Bush said she was blindsided to read his memoir, “We’re heartbroken to see how different his recollections are from ours of his childhood,” Bush said. “We love all of our children unconditionally. We want nothing but the best for him and we continue to pray for his healing and recovery.”
Following Austin’s death, the Bushes established a scholarship in his name for youth mission work through their church. They fund another scholarship through the Green Bay Youth Hockey Association to help families pay to participate. Austin, a lifelong hockey player, is also the namesake behind a youth hockey tournament at Cornerstone Community Center each January.
Allison, who suffered from chronic pain resulting from the shingles virus, was studying pre-med at the University of Wisconsin-Madison and hoped to become an anesthesiologist specializing in pain management. To honor her dream, the Bushes funded the Allison Hunt Bush Welcome Center at the entrance to the Bellin Health Neuro Team building.
“We’ve heard from many doctors who’ve said the plaque and soothing photograph of Allison calms patients who are coming from far away for treatment and are nervous about what to expect,” Bush said.
Bush can visit her daughter’s plaque frequently, as she works for the health system as the director of the Bellin Health Foundation – the philanthropy and fundraising arm of Bellin.
As director of the foundation, Bush is involved in raising funds to support programs and services at the Bellin Health system through grants, fundraising and philanthropy. Her work with the foundation helps people, corporations and other foundations help patients throughout Northeastern Wisconsin. Bush chairs the annual fundraiser called the Black Tie and Blue Jean Extravaganza held at the Packer Atrium.
“All my work is based on relationships, so I spend a great deal of my time maintaining and stewarding relationships – relationships with people in the community, physicians and staff,” Bush said. “I get to meet, to know and work with a lot of really great people.”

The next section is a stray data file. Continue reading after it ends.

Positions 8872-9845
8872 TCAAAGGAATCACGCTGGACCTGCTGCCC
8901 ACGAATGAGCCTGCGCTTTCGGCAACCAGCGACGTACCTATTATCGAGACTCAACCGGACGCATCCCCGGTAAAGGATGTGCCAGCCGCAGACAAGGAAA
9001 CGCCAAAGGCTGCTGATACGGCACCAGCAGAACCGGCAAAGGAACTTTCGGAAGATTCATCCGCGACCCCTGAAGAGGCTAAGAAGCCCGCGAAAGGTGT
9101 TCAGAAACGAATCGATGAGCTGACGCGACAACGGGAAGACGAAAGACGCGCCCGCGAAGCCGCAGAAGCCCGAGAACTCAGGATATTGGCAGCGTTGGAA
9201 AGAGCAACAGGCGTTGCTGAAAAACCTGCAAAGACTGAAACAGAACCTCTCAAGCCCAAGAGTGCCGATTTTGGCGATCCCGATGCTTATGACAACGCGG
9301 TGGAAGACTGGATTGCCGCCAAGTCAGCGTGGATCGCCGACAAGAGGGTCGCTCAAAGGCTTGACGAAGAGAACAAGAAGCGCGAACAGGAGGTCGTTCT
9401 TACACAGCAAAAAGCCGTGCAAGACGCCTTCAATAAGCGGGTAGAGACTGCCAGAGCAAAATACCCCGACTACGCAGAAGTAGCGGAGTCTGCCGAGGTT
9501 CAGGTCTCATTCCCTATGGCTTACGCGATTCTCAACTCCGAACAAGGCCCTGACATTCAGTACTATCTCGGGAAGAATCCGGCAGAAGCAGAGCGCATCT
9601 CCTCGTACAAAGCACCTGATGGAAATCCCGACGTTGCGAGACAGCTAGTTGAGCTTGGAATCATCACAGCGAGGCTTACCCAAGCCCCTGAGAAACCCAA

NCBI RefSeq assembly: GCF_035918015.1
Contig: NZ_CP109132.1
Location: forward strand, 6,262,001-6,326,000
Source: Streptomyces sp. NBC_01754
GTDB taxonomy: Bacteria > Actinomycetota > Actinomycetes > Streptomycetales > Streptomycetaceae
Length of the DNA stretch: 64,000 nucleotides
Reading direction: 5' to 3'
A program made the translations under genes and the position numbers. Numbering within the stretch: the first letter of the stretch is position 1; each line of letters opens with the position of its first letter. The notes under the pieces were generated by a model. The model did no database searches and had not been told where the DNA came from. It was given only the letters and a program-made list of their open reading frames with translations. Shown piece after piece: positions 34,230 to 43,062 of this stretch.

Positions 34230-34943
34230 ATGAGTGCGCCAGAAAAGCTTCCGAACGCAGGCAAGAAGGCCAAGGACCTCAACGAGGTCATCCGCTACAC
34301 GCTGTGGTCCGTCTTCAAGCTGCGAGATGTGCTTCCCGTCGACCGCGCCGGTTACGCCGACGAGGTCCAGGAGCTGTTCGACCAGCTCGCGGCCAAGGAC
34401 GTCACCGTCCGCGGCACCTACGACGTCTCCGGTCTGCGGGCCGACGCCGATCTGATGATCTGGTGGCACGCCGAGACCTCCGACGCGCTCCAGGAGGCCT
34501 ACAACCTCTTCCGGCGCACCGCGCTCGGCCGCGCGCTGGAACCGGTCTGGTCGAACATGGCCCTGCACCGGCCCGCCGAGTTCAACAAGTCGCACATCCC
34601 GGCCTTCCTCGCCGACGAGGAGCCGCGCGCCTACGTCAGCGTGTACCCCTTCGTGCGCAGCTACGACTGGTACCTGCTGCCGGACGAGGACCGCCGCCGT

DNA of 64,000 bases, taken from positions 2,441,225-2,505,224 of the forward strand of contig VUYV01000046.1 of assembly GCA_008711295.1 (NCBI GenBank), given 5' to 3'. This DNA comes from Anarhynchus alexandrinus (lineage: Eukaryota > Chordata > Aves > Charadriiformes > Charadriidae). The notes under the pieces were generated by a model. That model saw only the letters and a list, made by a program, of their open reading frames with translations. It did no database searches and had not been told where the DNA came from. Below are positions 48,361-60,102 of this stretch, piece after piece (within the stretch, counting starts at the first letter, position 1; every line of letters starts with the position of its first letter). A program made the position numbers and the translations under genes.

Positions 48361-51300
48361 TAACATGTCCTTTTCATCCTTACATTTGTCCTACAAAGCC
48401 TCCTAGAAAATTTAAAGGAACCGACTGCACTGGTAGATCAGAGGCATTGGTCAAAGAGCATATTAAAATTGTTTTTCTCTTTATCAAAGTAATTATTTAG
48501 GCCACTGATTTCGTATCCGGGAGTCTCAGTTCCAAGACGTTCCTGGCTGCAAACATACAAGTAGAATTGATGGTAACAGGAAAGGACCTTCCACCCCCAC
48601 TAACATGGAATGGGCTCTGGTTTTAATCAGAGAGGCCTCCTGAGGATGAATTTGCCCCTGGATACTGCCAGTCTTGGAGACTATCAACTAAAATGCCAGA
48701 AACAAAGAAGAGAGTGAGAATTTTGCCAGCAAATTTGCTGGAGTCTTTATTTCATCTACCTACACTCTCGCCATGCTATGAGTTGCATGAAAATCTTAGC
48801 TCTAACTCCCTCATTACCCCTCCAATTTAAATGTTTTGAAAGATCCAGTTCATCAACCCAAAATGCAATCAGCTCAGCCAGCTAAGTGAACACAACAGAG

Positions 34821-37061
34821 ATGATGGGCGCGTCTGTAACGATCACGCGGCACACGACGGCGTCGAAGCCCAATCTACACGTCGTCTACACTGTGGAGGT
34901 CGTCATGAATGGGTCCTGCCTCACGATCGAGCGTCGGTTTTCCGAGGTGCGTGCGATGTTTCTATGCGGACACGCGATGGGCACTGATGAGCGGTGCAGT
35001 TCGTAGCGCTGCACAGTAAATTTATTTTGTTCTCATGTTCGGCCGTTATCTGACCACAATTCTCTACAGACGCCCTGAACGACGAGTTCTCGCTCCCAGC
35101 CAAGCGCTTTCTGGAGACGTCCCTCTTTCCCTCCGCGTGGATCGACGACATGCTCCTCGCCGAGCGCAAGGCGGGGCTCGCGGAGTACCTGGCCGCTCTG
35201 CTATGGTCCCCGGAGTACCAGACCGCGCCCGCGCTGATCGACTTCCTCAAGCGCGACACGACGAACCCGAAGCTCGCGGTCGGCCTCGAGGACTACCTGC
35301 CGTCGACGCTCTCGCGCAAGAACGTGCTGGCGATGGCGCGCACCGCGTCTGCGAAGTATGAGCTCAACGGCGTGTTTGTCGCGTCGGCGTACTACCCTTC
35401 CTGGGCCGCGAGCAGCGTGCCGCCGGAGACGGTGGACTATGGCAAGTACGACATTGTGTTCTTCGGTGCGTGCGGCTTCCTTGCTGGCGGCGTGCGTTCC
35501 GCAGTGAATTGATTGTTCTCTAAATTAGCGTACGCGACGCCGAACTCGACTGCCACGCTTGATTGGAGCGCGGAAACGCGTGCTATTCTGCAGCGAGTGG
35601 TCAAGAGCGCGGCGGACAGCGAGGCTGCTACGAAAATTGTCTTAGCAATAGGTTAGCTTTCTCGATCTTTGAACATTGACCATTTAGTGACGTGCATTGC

“This is really the third career for me,” Bush said. “There’s a body of knowledge to fundraising that I never had in my previous roles.”
Bush initially worked as a registered nurse, and eventually in health care management after receiving her master’s degree in health care administration. But after Lindsay was born, she chose to stay at home to raise all four children. After about two decades as a stay-at-home mom, she returned to work, this time as director of Women’s and Children’s Services for Bellin. In 2008 she was named director of the Bellin Health Foundation.
A CAFFEINATED CAREER CHANGE
Terry had been successful in the food sciences industry. He followed in his father Bob Bush’s footsteps by working at Schreiber Foods in Green Bay. But in 1992, he left the industry to pave a new path. In 2014 he envisioned a return to the food industry and began researching trends in the retail market. Two years later he launched an organic coffee company. Meanwhile, the Bushes were packing up their belongings to move and Nan discovered Allison’s spiral-bound notebook in which she’d record humorous phrases from her mom.